A few months ago, I told you all that my son uses "thing" instead of "think" in the following:
If you think that, you've got another coming.

The idea that a son of mine would say "thing" instead of "think" just floored me. Where did I go wrong?
Well, the wrong-goer wasn't me.
The subject came up at lunch yesterday. My husband, my son, and my grandson were having a casual conversation into which that man I've been married to for almost thirty-six years injected the "thing" version. I couldn't believe it. He actually says "...another thing coming."

He's never said it in my hearing before, but I'm sure you can see that I now have to worry about what else our children may have learned from their father.
And him with a Master's in Speech and Communication. (Hmm. You don't suppose he's right and I'm wrong, do you?... Nah. Can't be.)

Maria Conlon
No need to discuss think vs thing again. We've done that. And it does no good.
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The subject came up at lunch yesterday. My husband, my son, and my grandson were having a casual conversation into ... you can see that I now have to worry about what else our children may have learned from their father.

My conclusion is that, like most wives of some long standing, you really don't listen to your husband. He's probably said it many times and you heard the sound but not the words. There must have been a storm brewing at lunchtime yesterday and atmospheric conditions created one of those freakish times when sound carries and becomes sharper.
I've been telling my wife for at least 36 years that I don't like whole wheat bread. Last week I went out to the store and bought some regular potato bread because there was only whole wheat in the house. My wife asked me why I bought the other bread, and was surprised when I told her I didn't like whole wheat bread.
My husband, my son, and my grandson were having a casual conversation into which that man I've been married to for almost thirty-six years injected the "thing" version. I couldn't believe it. He actually says "...another thing coming."

I, too, am in a mixed marriage. I offer you my sympathy and support.

SML
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A few months ago, I told you all that my son uses "thing" instead of "think" in the following: If ... a Master's in Speech and Communication. (Hmm. You don't suppose he's right and I'm wrong, do you?... Nah. Can't be.)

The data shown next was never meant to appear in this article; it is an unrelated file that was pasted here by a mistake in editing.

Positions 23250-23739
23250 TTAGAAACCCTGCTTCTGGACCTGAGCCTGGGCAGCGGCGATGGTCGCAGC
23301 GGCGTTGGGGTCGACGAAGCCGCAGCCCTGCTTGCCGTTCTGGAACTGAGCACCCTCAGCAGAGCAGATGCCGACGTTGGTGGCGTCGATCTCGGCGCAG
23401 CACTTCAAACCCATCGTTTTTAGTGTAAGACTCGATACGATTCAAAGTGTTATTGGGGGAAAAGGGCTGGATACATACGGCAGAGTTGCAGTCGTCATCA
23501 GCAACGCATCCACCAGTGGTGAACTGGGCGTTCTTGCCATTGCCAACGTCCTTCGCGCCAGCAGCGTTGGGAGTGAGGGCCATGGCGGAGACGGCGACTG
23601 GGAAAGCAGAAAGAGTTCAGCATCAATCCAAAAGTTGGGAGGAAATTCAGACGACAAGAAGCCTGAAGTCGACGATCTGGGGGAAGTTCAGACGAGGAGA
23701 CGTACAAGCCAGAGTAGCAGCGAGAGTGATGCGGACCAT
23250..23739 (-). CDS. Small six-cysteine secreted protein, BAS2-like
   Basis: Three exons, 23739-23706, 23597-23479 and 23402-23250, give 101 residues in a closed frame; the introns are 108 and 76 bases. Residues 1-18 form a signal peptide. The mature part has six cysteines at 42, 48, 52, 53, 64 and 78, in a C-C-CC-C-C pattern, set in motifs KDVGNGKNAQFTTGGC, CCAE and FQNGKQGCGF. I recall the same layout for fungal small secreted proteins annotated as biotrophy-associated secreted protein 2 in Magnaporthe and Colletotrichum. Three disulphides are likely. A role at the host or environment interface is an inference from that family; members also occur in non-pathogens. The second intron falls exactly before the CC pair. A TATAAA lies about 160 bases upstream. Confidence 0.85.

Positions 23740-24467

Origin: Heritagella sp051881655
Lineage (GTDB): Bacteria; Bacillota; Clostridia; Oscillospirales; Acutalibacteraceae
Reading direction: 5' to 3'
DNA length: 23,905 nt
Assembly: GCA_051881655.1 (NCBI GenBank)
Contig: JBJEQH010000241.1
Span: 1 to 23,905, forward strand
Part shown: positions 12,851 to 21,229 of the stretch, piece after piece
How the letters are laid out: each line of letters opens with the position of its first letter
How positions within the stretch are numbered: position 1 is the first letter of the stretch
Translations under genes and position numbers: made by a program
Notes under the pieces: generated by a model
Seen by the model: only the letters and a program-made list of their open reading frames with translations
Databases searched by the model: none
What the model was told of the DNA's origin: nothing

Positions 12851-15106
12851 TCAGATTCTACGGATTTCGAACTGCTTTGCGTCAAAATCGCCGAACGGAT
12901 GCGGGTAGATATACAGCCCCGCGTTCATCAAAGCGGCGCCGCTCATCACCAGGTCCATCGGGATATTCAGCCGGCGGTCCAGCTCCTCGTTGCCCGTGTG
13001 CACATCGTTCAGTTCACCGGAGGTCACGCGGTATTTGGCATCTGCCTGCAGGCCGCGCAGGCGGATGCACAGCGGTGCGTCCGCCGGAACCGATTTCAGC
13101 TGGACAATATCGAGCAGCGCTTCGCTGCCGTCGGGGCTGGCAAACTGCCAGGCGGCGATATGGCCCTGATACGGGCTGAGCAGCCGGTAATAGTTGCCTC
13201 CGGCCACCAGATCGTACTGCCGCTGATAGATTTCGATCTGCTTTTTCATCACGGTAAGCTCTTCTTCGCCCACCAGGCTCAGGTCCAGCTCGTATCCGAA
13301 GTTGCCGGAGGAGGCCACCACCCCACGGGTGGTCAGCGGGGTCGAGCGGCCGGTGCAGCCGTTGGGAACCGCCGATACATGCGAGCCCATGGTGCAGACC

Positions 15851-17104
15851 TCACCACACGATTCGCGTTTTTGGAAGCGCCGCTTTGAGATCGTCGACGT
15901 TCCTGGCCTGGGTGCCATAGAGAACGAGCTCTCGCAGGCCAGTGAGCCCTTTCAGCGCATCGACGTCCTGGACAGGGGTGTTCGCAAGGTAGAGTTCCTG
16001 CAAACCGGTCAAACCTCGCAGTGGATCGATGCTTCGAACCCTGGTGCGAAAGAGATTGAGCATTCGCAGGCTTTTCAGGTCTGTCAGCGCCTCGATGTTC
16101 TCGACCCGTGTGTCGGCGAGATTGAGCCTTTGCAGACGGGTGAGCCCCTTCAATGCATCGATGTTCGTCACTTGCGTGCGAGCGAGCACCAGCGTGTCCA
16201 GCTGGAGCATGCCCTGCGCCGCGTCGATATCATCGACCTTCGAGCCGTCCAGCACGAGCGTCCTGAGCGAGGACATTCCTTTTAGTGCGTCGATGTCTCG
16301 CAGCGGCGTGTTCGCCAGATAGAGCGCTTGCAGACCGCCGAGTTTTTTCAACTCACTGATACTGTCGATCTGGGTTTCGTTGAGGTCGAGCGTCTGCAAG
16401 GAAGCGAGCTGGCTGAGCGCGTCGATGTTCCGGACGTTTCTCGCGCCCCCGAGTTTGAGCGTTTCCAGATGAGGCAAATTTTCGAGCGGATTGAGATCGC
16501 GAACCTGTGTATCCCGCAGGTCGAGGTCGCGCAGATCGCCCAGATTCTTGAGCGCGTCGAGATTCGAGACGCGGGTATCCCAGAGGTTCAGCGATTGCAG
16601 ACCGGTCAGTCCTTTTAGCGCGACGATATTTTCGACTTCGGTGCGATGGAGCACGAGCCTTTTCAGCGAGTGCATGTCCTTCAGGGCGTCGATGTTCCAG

Merriam-Webster Editorial
"When an informal poll was conducted here at Merriam-Webster, about 60% of our editors favored 'thing' over 'think,' a result that runs counter to our written evidence."I suppose that makes him right, but maybe I have another thing coming.
A few months ago, I told you all that my son uses "thing" instead of "think" in the following: If ... you can see that I now have to worry about what else our children may have learned from their father.

It's catching, I tell you.
I was rereading something I wrote only yesterday, and found I had typed "thing" instead of "think".
It's fluences coming from the light fittings.

Steve Hayes from Tshwane, South Africa
http://www.geocities.com/Athens/7734/stevesig.htm
E-mail - see web page, or parse: shayes at dunelm full stop org full stop uk
The subject came up at lunch yesterday. My husband, my ... what else our children may have learned from their father.

My conclusion is that, like most wives of some long standing, you really don't listen to your husband. He's probably ... me why I bought the other bread, and was surprised when I told her I didn't like whole wheat bread.

I've had a very similar experience. It's even worse when I tell something to my wife, and she sort of acknowledges it by making a noise or two, and then, not even a minute later, brings up the subject, asking me for the same information I just had given her. She gets mad if I point out that I had just told her what she's asking for. Sheesh! I mean, she ignores me most of the time, but if I try to make sure that she's listening, she gets annoyed. It's almost fruitless to talk to her unless she has asked a question. I think she is constantly thinking about something else that can't be interrupted.
She reminds me of my father in his later days. He could appear to be listening, but I could tell that his mind was miles away, and I had to say, "Dad, listen, please." That brought him around, but he didn't mind it, though.

Skitt (in Hayward, California)
www.geocities.com/opus731/
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A few months ago, I told you all that my son uses "thing" instead of "think" in the following: If you think that, you've got another coming.

I've only ever heard it said "another thing coming". That's how we say in in Massachusetts.
It's only a saying and I don't believe sayings are a matter of grammar.
A few months ago, I told you all that my ... you think that, you've got another coming.

I've only ever heard it said "another thing coming". That's how we say in in Massachusetts.

Didn't your fellow Bay Stater Dinkin know it as "think"?

Steny '08!
Why isn't it ..'another thought coming' ?
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